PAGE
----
Studies

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ASAM Public Policy Statement on Marijuana, Cannabinoids and Legalization Pregnancy, addiction, cigarettes, edibles, Research, Studies
  • Prenatal exposure to marijuana has been shown to be predictive of psychotic symptoms in young adulthood.
  • Monitoring the Future survey reported a five-year decline in the perceived harm of regularly smoking marijuana, from 52.4% of high school seniors to 36.1%
  • Marijuana is the most widely used illegal drug in the United States and it is estimated that it is used by 61% of all persons suffering from a substance use disorder related to drugs other than alcohol.
  • The risk of developing addiction associated with cannabis use has been reported to increase to about 17% among those who start using marijuana in adolescence, and to 25-50% among those who smoke marijuana daily.
  • Smoke from marijuana combustion has been shown to contain a number of carcinogens and cocarcinogens, as well as many of the toxins, irritants, and carcinogens as tobacco smoke. 
  • Marijuana-infused edibles account for 45% of the legal marijuana marketplace.
  • AMA Marijuana has a high potential for abuse. It has no scientifically proven, currently accepted medical use for preventing or treating any disease process in the United States.

 

Number Using Opioids and Marijuana on the Rise

Chart: Colorado among states with growing heroin, prescription drug abuse problem 

Consistent with the past, in 2014 still only 47 percent of operators involved in traffic deaths were tested for drug impairment.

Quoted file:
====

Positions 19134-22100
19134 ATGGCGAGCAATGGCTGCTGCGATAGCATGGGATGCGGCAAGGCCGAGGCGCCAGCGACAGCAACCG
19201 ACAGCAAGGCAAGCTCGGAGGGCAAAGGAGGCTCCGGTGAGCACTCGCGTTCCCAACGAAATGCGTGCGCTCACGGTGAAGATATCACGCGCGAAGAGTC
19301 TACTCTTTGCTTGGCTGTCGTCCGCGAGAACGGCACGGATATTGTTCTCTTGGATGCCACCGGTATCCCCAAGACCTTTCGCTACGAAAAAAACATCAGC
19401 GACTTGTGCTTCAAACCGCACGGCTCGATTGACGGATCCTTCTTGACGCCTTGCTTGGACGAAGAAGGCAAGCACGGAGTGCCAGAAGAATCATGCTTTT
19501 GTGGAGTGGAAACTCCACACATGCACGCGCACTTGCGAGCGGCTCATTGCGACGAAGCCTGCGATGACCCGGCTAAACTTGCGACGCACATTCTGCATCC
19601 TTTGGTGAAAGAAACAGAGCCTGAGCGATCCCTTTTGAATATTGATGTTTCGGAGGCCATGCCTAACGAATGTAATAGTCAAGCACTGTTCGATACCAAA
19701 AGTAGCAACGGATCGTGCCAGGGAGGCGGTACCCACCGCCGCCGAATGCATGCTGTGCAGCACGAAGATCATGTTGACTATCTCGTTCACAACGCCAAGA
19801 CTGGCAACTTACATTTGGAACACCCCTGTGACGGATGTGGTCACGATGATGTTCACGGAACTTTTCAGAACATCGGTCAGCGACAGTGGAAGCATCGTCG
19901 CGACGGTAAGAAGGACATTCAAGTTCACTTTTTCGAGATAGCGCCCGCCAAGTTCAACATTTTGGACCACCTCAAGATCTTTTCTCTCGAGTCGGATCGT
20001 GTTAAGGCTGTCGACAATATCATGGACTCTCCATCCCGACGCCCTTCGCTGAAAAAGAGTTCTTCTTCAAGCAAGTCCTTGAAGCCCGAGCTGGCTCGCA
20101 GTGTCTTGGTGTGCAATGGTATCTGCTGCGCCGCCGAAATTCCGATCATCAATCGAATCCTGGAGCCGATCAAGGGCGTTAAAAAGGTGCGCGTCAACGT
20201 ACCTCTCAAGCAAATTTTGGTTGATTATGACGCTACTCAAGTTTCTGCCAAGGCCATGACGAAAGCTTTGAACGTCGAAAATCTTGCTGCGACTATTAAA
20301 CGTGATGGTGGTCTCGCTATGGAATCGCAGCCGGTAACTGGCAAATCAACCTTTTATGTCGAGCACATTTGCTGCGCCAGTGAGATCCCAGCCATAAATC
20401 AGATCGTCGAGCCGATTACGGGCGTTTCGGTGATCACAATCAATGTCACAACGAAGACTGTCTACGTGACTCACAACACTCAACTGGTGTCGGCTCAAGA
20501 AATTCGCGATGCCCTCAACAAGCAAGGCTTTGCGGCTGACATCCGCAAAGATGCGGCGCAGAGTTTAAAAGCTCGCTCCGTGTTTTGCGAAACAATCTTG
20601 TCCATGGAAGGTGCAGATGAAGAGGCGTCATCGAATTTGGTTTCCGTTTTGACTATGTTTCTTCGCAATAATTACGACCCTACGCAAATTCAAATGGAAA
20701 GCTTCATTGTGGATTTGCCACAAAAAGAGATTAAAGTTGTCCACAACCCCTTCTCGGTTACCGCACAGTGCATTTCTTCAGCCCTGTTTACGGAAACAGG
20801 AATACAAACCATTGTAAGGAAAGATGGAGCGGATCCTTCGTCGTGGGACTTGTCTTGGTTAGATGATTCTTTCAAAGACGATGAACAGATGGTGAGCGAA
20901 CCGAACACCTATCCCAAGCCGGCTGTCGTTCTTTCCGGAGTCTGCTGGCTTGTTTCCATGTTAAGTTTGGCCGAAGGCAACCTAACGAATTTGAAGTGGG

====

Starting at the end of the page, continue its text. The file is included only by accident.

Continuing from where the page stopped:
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Medicinal and Recreational Marijuana: What are the Risks? Teens, Research, Studies, Brain, addiction, anxiety, depression, Resource Paper

Brain abnormalities and memory problems were observed in these individuals in their early twenties, two years after they had stopped using marijuana. The cannabis users were noted to have striatal, globus pallidus, and thalamus changes showing these brain regions appearing to shrink and collapse inward. These individuals also had poorer working memory. The earlier the age of cannabis use, the more dramatic the brain changes and memory deficits were noted to be.
Not only does it appear that cannabis use itself is a potential precursor to future drug use, but the age of first use of cannabis and the frequency of cannabis use seem to also be predictors of future substance abuse issues. Studies have shown that over two-thirds of those under the age of 18 who have been admitted to a drug treatment program identify cannabis as their substance of choice.
” One important characteristic that defines a substance use disorder is “an underlying change in brain circuits that may persist beyond detoxification, particularly in individuals with severe disorder"

2
Marijuana Use and PTSD among Veterans Veterans, PTSD, mental health, Studies, Research

Marijuana use for medical conditions is an issue of growing concern. Some Veterans use marijuana to relieve symptoms of PTSD and several states specifically approve the use of medical marijuana for PTSD. However, controlled studies have not been conducted to evaluate the safety or effectiveness of medical marijuana for PTSD. Thus, there is no evidence at this time that marijuana is an effective treatment for PTSD. In fact, research suggests that marijuana can be harmful to individuals with PTSD.

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Letter from American Epilpsey Society Charlotte's Web, epilepsy, Legislation, Colorado, Studies, Research